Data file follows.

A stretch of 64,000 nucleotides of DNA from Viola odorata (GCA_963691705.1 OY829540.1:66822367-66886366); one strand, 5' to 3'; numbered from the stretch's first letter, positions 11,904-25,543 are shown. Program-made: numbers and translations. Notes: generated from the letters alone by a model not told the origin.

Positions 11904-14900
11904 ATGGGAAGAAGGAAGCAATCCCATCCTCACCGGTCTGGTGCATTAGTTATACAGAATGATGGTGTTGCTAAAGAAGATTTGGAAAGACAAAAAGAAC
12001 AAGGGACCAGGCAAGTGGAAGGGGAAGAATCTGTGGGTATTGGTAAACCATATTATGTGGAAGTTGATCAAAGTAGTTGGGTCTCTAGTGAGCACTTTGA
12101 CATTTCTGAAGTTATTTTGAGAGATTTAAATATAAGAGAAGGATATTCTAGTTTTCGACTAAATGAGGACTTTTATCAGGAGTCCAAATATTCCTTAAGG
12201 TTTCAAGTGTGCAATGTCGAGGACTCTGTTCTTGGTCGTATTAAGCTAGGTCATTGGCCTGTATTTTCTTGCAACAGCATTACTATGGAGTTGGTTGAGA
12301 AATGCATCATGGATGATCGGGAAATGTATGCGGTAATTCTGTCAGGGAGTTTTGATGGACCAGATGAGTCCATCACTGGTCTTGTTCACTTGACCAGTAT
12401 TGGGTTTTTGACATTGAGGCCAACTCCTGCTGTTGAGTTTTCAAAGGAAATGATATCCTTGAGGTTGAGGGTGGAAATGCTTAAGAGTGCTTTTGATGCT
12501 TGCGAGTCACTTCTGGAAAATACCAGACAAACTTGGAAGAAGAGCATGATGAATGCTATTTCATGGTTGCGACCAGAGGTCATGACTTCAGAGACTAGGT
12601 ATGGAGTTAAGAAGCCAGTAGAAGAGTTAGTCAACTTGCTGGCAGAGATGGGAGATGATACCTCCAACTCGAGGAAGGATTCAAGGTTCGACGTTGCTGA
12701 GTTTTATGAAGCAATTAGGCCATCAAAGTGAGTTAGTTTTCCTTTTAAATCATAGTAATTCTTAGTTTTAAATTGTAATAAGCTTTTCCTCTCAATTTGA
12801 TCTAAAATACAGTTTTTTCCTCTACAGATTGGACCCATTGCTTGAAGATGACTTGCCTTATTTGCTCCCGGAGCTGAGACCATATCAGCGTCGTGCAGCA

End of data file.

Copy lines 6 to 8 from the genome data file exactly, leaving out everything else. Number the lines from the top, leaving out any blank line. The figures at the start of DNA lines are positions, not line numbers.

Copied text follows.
12201 TTTCAAGTGTGCAATGTCGAGGACTCTGTTCTTGGTCGTATTAAGCTAGGTCATTGGCCTGTATTTTCTTGCAACAGCATTACTATGGAGTTGGTTGAGA
12301 AATGCATCATGGATGATCGGGAAATGTATGCGGTAATTCTGTCAGGGAGTTTTGATGGACCAGATGAGTCCATCACTGGTCTTGTTCACTTGACCAGTAT
12401 TGGGTTTTTGACATTGAGGCCAACTCCTGCTGTTGAGTTTTCAAAGGAAATGATATCCTTGAGGTTGAGGGTGGAAATGCTTAAGAGTGCTTTTGATGCT